Simply stated, Mario Kart 8 is the best reason to own a Wii U right now.

The latest entry in Nintendo’s storied racing franchise, Mario Kart 8 adds just enough wrinkles to the familiar formula to draw in both new and nostalgic gamers alike. Even if you’ve never experienced a previous iteration in the last 22 years, Mario Kart’s accessibility and seemingly endless replay value makes it a game whose legacy will live on long after this console cycle is over.

Offering 16 new courses, 16 remakes from previous games, and 30 drivers to choose from, there’s plenty to do and see (in HD!) in Mario Kart 8. Whereas Double Dash!! had two drivers per kart and Mario Kart Wii emphasized the use of the Wiimote, the gimmick this time around is the transformation of rides into anti-gravity vehicles capable of scaling surfaces you never dreamed of zipping across. The transformation process itself is as easy as running over a luminescent panel on the ground, and in no time you’ll be tilting your head less and less in an effort to orient yourself. Everyone does it at first, so don’t worry about looking ridiculous when racing next to friends.

In addition to the new anti-grav mechanic, the ability to glide when jumping off select ramps and drive underwater make a return to Mario Kart 8. These dynamics open up new routes that require alterations to the way you make your way through courses, especially if they want to find shortcuts to keep them at the front of the pack. You can also gain speed boosts by power-sliding, drafting behind other racers, performing tricks off of ramps, and ramming into other drivers while in anti-grav mode. As fun as it is to muscle others off the road, it’s even more satisfying to do so when your incentive is more than just living out your aggressive driving fantasies.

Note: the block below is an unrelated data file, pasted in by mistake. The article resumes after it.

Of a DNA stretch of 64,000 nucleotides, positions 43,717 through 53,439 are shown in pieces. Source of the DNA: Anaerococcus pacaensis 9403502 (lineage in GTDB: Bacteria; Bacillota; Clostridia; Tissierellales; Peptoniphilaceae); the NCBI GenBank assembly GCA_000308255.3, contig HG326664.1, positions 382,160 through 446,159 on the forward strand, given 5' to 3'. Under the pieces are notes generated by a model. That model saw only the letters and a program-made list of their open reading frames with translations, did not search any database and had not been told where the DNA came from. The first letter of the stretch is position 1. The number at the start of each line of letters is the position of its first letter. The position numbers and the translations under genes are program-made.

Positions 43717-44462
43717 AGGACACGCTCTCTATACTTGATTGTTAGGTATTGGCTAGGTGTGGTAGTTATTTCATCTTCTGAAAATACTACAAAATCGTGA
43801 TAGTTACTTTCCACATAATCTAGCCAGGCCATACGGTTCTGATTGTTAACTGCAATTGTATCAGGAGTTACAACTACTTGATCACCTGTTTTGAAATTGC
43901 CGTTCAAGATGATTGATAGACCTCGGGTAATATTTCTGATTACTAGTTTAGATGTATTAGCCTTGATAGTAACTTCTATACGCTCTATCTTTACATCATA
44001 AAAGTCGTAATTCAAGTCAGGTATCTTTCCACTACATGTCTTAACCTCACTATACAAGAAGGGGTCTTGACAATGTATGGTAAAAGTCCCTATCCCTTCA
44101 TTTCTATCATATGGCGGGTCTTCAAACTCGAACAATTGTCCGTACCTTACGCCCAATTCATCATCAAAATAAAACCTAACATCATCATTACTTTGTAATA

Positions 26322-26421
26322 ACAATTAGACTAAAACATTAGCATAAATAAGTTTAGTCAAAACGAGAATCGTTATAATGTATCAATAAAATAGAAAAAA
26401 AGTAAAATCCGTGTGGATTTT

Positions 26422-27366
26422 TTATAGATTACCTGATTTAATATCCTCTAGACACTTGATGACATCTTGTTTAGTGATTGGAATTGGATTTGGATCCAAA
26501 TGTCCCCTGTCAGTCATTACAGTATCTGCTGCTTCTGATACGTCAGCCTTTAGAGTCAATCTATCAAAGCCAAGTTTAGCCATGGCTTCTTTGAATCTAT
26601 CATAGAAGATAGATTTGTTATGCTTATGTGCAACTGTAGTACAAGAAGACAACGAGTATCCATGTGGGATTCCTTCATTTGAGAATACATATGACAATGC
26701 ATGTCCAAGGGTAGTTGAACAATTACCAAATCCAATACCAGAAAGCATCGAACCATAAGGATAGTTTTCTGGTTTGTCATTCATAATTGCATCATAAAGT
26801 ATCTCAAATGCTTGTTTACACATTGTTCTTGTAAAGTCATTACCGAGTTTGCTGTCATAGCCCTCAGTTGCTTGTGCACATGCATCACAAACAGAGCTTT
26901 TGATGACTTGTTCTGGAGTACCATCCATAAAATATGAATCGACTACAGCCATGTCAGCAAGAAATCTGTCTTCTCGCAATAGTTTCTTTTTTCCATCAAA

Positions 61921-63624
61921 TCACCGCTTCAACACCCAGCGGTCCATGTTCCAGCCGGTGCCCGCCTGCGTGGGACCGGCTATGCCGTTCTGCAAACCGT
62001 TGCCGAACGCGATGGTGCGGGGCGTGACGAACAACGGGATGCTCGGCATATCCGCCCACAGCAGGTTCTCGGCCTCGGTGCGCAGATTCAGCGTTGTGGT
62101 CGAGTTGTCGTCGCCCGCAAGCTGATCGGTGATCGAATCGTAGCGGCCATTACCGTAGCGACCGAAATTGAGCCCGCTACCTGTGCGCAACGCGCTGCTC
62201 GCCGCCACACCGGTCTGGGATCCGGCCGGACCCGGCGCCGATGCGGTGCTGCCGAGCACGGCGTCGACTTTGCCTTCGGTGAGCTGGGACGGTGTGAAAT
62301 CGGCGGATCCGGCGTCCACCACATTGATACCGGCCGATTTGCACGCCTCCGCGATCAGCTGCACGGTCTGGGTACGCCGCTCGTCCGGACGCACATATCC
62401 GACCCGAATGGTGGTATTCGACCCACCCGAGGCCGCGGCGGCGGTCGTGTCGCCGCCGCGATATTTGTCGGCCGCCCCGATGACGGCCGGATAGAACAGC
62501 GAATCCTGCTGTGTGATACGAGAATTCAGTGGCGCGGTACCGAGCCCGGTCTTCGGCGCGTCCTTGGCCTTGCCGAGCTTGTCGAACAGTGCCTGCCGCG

Speaking of which, Mario Kart 8 is no slouch when it comes to destructive, friendship-destroying mayhem. You’ve got classic weapons like shells, bombs, stars, and lightning bolts at your disposal, and powerups like banana peels and Bullet Bills to stop others in their tracks. New to the mix is the Boomerang Flower, which strikes drivers on its initial throw and returning flight, the Piranha Plant, which snaps at nearby drivers and coins, and the Crazy Eight, a slightly altered version of Mario Kart 7’s Lucky Seven that grants players eight items at once. My absolute favorite new weapon though is the Super Horn, which creates an area of effect that blasts away nearby obstacles including other drivers and even the mythical blue Spiny Shell. No longer is the power to alter the ending of a race solely in the hands of whoever is trailing near last place.

The game supports single player and both local and online multiplayer modes. You can create online tournaments with custom rules and schedules, so up to 12 people can battle their way to first place. Adding more depth to the online experience is the ability to race against downloaded ghost data from other drivers, and Mario Kart TV, which lets you upload and view highlight videos created in-game that can be uploaded to YouTube in a few simple button presses. It only took a few home console cycles, but Nintendo is finally moving forward in the online gaming landscape.

Racing purists might poke at Mario Kart 8’s limited customizing in comparison to, say the Forza series, but that’s comparing apples to mushrooms. There are various carts, wheels, and gliders that can be unlocked by collecting coins during each race, which can be combined to create rides ideal for any style course or driver. Casual and hardcore gamers are sure to find value in this release, as the most skilled runs through the game’s versions of San Francisco and a techno nightclub can be knocked off course with a single wayward green shell.

Anyone holding out on purchasing a Wii U should seriously consider doing so with Mario Kart 8 out and Super Smash Bros. on the horizon. This console-exclusive release has already sold over a million copies in its first weekend on the market, and will likely become more popular as the install base grows and previous owners dust off consoles they’ve not turned on in a while. Sure Nintendo might not always have the best third-party support from publishers, but solid first-party releases like Mario Kart 8 are why generations of gamers will always keep coming back for more.

Mario Kart 8 is now available on Wii U.

Mario Kar 8 Trailer